Lusophone


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Related to Lusophone: Hispanophone

Lusophone

A person, company or country for which Portuguese is the primary language. While it is not as important in international commerce as English or French, it is the fifth most spoken language in the world and has official status in nine countries.
References in periodicals archive ?
I have personally been interested in literature from the other Africa --Francophone, Lusophone and the Maghreb.
Whereas France, for instance, is still a center for the French-speaking world, the Lusophone regions seem to be less focused on one specific center, and to spread across different continents.
As an important member of the CPLP, the Minister of Education and Sport of Cape Verde and the DGD will play an important role in promoting the importance of sport security and integrity within the vast community of Portuguese-language countries, as well as introducing crucial measures that will protect young athletes and fans, not just in Cape Verde, but across wider CPLP and Lusophone countries"
Taking Mozambique in East Africa and Guinea-Bissau in East Africa as representatives of the five-country Lusophone (Portuguese-speaking) Africa, Figueira (U.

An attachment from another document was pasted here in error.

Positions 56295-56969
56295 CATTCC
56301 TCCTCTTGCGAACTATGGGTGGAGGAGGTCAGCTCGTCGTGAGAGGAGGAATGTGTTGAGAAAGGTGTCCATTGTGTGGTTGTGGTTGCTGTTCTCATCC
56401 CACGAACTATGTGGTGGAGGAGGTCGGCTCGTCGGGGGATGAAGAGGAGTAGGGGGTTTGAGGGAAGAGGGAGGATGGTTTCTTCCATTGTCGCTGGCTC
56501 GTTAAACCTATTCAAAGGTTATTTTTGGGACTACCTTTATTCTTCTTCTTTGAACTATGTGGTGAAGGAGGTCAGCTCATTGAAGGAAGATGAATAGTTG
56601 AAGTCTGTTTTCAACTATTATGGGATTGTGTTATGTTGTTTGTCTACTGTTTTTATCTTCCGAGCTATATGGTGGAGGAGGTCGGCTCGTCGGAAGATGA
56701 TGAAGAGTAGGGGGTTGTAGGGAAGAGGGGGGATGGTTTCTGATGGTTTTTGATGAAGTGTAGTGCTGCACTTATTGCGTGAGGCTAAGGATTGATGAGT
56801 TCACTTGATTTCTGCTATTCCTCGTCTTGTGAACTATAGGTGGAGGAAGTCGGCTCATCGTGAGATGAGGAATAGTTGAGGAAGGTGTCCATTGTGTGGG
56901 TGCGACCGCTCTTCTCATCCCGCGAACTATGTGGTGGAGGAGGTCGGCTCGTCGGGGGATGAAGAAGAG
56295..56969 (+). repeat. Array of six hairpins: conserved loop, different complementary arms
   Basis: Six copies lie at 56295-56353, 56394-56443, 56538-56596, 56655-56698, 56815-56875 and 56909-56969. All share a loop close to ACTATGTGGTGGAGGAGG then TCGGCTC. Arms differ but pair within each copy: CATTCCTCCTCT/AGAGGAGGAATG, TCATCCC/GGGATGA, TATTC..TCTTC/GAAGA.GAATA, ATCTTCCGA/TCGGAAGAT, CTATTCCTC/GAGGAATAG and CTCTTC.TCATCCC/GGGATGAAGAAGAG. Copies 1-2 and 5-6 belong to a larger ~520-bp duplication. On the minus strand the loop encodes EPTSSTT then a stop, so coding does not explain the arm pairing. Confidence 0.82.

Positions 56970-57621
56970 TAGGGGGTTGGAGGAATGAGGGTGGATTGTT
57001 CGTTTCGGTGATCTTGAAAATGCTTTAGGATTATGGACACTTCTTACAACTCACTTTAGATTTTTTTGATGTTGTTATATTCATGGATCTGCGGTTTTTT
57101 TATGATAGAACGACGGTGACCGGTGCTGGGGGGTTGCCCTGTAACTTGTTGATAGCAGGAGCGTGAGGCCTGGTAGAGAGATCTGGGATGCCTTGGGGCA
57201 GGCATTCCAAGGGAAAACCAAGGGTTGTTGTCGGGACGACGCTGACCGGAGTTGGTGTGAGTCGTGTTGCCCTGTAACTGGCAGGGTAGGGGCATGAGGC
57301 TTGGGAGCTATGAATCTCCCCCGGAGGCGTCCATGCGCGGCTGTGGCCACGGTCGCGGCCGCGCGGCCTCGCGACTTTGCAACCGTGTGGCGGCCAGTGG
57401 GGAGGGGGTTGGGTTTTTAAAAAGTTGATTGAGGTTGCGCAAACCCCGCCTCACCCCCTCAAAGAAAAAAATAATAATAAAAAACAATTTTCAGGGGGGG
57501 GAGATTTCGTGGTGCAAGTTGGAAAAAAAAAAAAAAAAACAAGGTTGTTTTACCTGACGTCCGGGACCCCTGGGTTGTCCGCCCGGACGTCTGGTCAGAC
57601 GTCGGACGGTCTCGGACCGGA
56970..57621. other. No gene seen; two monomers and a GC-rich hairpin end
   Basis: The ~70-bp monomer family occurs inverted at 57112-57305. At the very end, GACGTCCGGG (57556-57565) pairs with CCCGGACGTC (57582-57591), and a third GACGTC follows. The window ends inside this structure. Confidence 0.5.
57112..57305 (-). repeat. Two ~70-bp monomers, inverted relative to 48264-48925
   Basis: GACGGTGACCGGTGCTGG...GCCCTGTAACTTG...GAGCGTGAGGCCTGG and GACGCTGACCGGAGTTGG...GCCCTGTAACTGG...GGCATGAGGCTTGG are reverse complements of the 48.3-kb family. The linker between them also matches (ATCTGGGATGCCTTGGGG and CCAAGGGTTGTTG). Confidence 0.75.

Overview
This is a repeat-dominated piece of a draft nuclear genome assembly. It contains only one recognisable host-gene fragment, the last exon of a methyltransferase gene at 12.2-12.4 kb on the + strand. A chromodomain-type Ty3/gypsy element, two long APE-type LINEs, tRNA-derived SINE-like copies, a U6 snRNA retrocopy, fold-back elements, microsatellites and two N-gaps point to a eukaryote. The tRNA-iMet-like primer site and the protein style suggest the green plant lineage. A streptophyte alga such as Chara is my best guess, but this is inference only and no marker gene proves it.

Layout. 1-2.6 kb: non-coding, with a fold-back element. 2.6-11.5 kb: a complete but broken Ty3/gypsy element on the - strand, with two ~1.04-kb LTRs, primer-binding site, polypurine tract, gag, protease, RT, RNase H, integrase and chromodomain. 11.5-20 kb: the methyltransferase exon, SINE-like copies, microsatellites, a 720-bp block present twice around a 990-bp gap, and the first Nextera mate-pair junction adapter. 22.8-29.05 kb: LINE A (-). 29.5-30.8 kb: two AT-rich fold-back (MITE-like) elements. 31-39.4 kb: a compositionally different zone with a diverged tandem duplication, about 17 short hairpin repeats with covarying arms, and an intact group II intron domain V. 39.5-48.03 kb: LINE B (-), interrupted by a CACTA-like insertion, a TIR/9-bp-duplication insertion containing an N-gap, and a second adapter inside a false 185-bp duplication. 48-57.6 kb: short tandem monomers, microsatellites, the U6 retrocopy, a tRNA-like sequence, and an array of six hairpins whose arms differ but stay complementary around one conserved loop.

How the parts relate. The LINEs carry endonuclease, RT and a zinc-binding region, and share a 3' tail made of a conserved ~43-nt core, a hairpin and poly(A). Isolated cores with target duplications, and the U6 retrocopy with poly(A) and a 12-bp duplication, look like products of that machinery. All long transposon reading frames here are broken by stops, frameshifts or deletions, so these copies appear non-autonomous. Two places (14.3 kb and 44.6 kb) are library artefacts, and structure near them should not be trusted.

festival, celebrating Spanish and Lusophone (Portuguese speaking) cultures, gears up.
While historically focused on resources in French, ARS today serves all of Africa, including Anglophone and Lusophone posts.
Festival, which celebrates Latin, Spanish and Lusophone cultures, is now in its 7th year.
com)-- Headquartered in Portugal, CMC aims at developing a significant share of its business activities in international markets, especially in Portuguese-speaking countries like Angola, Brazil, Cape Verde and Mozambique, strengthening lusophone relations.
Her Revista promoted the inter-disciplinary study of Africa, and in particular of Lusophone Africa.
The emphasis, says the IFC, will be on providing advisory services to public and private sector partners in the Lusophone countries to help improve the investment climate, promote the growth of small and medium enterprises, and support access to finance and infrastructure development.
Consolidating these developments, the journal will now move towards completion of the planned changes with an expansion of the editorial team and the introduction of a review section, as well as the occasional publication of guest-edited theme issues by which to better reflect the wide-ranging geographic, temporal and disciplinary scope of Lusophone Studies, a field itself changing beyond recognition.
Practitioners of non-Christian religions included approximately 35,000 Muslims (largely from sub-Saharan Lusophone Africa and South Asia), approximately 700 Jews, and a very small population of Buddhists, Taoists, and Zoroastrians.